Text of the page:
High-resolution sampling of a broad marine life size spectrum to examine shelf biophysical coupling

Adam T Greer1,2, Alexis C Hagemeyer3,4, John C Lehrter3,5, Malcolm McFarland6, Aditya R Nayak6, Nicole Stockley6, Benjamin Michael Binder7, Ana E Rice8, Kevin M Boswell7, Igor Shulman8, Sergio DeRada8 and Bradley Penta8, (1)The University of Southern Mississippi, Division of Marine Science, Stennis Space Center, MS, United States, (2)Skidaway Institute of Oceanography, Marine Sciences, Savannah, GA, United States, (3)Dauphin Island Sea Lab, Dauphin Island, AL, United States, (4)University of South Alabama, Marine Sciences, Mobile, AL, United States, (5)University of South Alabama / Dauphin Island Sea Lab, Dauphin Island, AL, United States, (6)Florida Atlantic University, Harbor Branch Oceanographic Institute, Fort Pierce, FL, United States, (7)Florida International University, Biological Sciences, North Miami, FL, United States, (8)Naval Research Laboratory, Stennis Space Center, MS, United States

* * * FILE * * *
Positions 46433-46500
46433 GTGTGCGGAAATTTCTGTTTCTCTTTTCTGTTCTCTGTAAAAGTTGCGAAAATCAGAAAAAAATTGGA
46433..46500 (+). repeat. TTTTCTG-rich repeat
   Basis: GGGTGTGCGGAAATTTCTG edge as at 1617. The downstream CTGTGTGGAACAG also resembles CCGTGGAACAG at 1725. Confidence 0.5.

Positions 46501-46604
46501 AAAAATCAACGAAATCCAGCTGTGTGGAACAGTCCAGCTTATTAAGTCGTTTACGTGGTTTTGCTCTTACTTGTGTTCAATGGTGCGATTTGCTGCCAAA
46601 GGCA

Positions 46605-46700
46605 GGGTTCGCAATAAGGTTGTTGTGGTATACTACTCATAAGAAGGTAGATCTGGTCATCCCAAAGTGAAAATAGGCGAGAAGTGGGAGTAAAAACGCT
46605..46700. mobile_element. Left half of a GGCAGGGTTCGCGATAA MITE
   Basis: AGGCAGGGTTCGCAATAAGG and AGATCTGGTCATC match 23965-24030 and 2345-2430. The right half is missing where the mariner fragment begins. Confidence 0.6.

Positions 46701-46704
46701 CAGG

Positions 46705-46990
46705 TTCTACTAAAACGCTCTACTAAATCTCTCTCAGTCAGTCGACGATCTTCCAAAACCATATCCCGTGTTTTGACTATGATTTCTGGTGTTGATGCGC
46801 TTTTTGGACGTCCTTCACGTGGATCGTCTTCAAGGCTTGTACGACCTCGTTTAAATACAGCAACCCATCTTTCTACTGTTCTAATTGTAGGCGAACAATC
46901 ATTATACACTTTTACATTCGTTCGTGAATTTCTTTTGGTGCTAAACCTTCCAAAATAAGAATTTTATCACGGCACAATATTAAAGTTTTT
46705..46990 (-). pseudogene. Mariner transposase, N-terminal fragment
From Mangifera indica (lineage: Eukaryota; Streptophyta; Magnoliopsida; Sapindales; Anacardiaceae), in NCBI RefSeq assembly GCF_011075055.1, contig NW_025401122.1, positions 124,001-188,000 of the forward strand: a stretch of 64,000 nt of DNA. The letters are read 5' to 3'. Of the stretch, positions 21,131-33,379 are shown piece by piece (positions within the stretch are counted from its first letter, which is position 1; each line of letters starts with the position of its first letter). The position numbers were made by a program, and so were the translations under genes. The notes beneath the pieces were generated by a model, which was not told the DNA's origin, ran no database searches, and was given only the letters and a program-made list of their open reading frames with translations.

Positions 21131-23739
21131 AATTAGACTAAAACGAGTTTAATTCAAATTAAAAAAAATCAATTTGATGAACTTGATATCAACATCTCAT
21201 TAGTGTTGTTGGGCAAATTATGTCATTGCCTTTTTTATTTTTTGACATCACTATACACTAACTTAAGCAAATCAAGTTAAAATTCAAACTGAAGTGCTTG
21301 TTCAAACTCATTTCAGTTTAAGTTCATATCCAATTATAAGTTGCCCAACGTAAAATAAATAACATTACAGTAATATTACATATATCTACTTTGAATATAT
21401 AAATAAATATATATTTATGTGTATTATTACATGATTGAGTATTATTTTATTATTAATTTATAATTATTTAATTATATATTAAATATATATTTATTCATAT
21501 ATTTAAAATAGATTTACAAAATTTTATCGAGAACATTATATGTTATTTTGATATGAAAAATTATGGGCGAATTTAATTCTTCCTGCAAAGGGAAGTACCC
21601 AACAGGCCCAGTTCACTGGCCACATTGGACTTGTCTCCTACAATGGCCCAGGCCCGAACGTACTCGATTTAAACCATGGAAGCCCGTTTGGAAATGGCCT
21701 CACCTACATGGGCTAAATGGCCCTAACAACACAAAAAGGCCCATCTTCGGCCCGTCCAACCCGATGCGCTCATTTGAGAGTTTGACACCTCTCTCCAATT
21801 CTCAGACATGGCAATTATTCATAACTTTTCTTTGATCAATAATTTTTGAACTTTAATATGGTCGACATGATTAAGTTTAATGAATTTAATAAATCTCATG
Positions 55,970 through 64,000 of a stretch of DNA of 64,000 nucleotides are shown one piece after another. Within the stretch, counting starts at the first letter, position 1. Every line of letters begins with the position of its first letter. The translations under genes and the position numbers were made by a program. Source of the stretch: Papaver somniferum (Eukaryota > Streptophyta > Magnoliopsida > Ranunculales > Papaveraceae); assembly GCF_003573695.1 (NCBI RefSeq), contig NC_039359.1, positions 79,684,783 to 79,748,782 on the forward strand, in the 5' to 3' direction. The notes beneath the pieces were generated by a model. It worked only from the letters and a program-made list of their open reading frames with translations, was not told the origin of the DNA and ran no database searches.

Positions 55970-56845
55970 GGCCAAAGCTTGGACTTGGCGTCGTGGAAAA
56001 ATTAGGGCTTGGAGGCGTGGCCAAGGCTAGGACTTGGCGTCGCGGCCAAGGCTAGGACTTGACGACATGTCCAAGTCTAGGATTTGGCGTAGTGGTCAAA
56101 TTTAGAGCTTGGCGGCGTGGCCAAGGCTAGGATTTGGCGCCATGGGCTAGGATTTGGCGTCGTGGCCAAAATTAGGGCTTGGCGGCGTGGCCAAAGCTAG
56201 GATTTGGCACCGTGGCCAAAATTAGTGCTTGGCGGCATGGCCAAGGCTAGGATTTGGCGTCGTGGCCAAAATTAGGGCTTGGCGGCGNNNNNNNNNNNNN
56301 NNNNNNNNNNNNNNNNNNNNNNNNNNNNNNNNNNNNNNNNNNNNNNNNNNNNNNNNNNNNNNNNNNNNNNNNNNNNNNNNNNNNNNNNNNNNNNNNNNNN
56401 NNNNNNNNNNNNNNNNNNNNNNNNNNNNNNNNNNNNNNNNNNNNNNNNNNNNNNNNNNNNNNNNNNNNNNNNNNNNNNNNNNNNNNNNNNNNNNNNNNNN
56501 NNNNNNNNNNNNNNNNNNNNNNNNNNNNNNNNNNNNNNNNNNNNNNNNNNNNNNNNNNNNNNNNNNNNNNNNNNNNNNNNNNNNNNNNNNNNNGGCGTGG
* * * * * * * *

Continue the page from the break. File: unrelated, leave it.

Many biological sampling systems have been developed to describe organism distributions in response to oceanographic forcing over multiple spatiotemporal scales. While these systems are often compared to conventional net-based systems, the trade-offs among different high-resolution sampling systems are rarely evaluated (usually due to logistical constraints) even though this approach is critical for assessing data quality. The trade-offs among systems are related to spatial coverage (based on tow speed, direction, and sample volume) as well as target organism size, fragility or tissue density, swimming speed, and taxonomic level of identification. Near-simultaneous deployment of different sampling systems, with slight overlap in the target taxa traits (e.g., size or susceptibility to capture), can reveal sampling trade-offs and simultaneously assess the coupling of plankton distributions to fine-scale physical oceanographic processes. As part of the Intermediate Trophic Levels (InTro) sampling program on the shelf near Delaware Bay, we sampled organisms ranging in size from several microns to ~50 cm by deploying several high-resolution systems, including (in ascending order of target organism size) a CytoSense, HOLOCAM, In Situ Ichthyoplankton Imaging System (ISIIS), multi-frequency acoustics, and a suite of optical instruments, primary production measurements, and HPLC phytoplankton classifications. Despite relatively low temperature and salinity stratification, aggregations were common for different size classes of particles, including a ~300 m patch of bivalve larvae between 15-30 m depth that exceeded concentrations of 10,000 ind. m-3 and likely would have been missed with station-based sampling (5 nm resolution). Large particles near the surface tended to have an oblong shape, likely dominated by discarded appendicularian houses. The evaluation of each system’s “sampling wheelhouse” helps in identifying relevant data for different ecological processes and will aid in the design of efficient, hypothesis-driven sampling programs.